Robot Universe: A quick and fun tour through the world of robots real and imagined

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Robot Universe: Legendary Automatons and Androids from the Ancient World to the Distant Future by Ana Matronic

Ana Matronic is a huge fan of robots: “I love robots ... The reflection off highly polished metal, the red glow of a light-emitting diode, the sound of a vocoder: these are a few of my favorite things ... doesn’t everybody love robots?” Just in case some don’t, or aren’t sure if they do, she’s gathered together over a hundred of her personal favorites in a lavishly illustrated compendium titled Robot Universe: Legendary Automatons and Androids from the Ancient World to the Distant Future. It’s a pretty thorough gathering even if, as she readily admits, some might disagree with a few of her omissions.

Matronic divides the book into two sections — fictional and real-world robots. The fictional she further divides into the followin... Read More

Rocannon’s World: Ursula K. Le Guin’s debut

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Reposting to include Tadiana's new review.

Rocannon’s World by Ursula K. Le Guin

Rocannon’s World, published in 1966, is Ursula Le Guin’s debut novel and the first in her HAINISH CYCLE. The story describes how Rocannon, an ethnographer, became stranded on the planet he was charting when a spaceship from Faraday, a rogue planet that is an enemy to the League of All Worlds, blew up his spaceship and the rest of his crew. Rocannon thinks he’s trapped forever until he sees a helicopter and realizes that Faraday must have a secret base on the planet. If he can find it, he can use its ansible to communicate with the League, not only letting them know that he lives, but also the location of the secret enemy base. (Fun Fact: This is the book that one of Read More

WWWednesday; September 6, 2017

Today’s word for Wednesday is neocracy, a noun, meaning a government of amateurs.

Awards:

The Dragon Awards were announced on Sunday, September 3, at DragonCon. Here are the winners. Congratulations to James S.A. Corey, Victor LaValle, Larry Corriea and John Ringo, Rick Riordan, Read More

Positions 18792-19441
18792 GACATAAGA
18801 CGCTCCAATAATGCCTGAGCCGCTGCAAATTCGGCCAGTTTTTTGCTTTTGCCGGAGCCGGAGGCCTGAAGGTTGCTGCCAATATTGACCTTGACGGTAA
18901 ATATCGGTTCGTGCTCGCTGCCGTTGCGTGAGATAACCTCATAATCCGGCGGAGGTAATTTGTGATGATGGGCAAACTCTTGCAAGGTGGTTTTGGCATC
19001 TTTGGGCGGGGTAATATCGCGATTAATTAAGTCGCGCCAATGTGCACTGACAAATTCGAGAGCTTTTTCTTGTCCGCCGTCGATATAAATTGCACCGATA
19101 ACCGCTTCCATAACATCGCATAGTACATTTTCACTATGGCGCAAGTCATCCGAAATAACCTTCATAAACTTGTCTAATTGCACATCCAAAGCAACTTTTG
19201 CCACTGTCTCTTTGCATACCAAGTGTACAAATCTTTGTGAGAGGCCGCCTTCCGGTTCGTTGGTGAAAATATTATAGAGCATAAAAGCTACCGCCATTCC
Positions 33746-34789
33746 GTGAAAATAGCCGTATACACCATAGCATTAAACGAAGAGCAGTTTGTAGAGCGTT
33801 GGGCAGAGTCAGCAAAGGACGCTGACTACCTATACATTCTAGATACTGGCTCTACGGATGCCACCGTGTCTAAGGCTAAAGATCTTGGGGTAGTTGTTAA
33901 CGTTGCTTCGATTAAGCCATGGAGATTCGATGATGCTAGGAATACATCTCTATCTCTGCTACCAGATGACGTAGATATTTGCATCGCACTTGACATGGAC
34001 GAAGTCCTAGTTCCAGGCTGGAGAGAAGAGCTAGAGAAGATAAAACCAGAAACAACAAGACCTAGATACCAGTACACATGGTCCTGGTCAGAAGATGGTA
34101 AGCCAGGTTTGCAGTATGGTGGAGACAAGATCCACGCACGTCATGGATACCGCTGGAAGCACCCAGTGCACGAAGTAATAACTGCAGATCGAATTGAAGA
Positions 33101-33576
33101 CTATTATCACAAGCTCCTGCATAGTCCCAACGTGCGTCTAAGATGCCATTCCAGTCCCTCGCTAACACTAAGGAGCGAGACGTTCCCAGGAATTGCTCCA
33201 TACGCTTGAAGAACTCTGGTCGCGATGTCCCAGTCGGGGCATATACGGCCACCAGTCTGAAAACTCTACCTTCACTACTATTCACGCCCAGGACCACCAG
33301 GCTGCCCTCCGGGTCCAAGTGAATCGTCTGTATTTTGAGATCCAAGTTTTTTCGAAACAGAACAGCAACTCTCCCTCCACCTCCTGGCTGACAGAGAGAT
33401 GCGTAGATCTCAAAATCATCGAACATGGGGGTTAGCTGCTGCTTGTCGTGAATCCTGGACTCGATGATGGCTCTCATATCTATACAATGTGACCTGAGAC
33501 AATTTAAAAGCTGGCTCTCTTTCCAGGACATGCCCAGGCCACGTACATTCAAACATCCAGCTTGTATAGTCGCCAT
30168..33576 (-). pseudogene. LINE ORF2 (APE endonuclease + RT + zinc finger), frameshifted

House of Names: Thoughtful and strongly-voiced in spots, but a disappointment in the end

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House of Names by Colm Tóibín

The Ancient Greeks didn’t invent murder, sex, and vengeance, but they did realize the staying power of stories centering on them. As, apparently, does Colm Tóibín, whose newest work, House of Names (2017), is a retelling of the House of Atreus tale involving Agamemnon, Clytemnestra, Electra, and Orestes (spoiler alert — it’s not a happy story). Nor does Tóibín bother to dress it up in contemporary garb, eschewing the usual “updating” into modern times and dress. Though perhaps that’s not wholly accurate.

While Tóibín keeps the classical setting, he strips the story of one of the aspects that made it so Greek — the gods. Whereas Aeschylus and the other Greek dramatists placed the gods at the center of things, as prime movers, as ju... Read More

Like Water for Chocolate: Recipes and romance

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Like Water for Chocolate by Laura Esquivel

A bit of classic magical realism today. First published in 1989 in installments, Like Water for Chocolate was a bestseller in Laura Esquivel’s native Mexico and subsequently around the world. A popular film version earned the story a place in yet more hearts (if you are tempted to watch it, don’t watch the version with the English voice-over, stick with the Spanish). The story is a heady combination of love, passion, family drama, food, recipes, and magic, all set against the backdrop of the Mexican Revolution.

Tita is the youngest member of the De La Garza family, destined never to marry but to serve her domineering mother, Mama Elena, until the end of her days. In the face of her mother’s tyranny Tita seeks solace in the family’s cook, the kind and supremely talented Nacha, who passes on her re... Read More

The Emperor and the Maula: Laylah, you’ve got me on my knees

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The Emperor and the Maula by Robert Silverberg

As of this writing, in September 2017, Grand Master Robert Silverberg has come out with no fewer than 78 sci-fi novels, almost 450 short stories and novellas, around 70 books of nonfiction, and around 185 novels of, um, “adult fiction,” in addition to having edited over 130 anthologies. He has garnered for himself four Hugo Awards and six Nebula Awards in the process. The man’s prolific work pace is understandably legendary. Thus, it might strike some that his fans’ clamoring for more, yet more, is wholly unreasonable. After all, the man is currently 82; doesn’t he deserve a break, and a restful retirement? (The author, to his loyal readers’ chagrin, has not released a full-length novel since 2003’s Roma Eterna, wh... Read More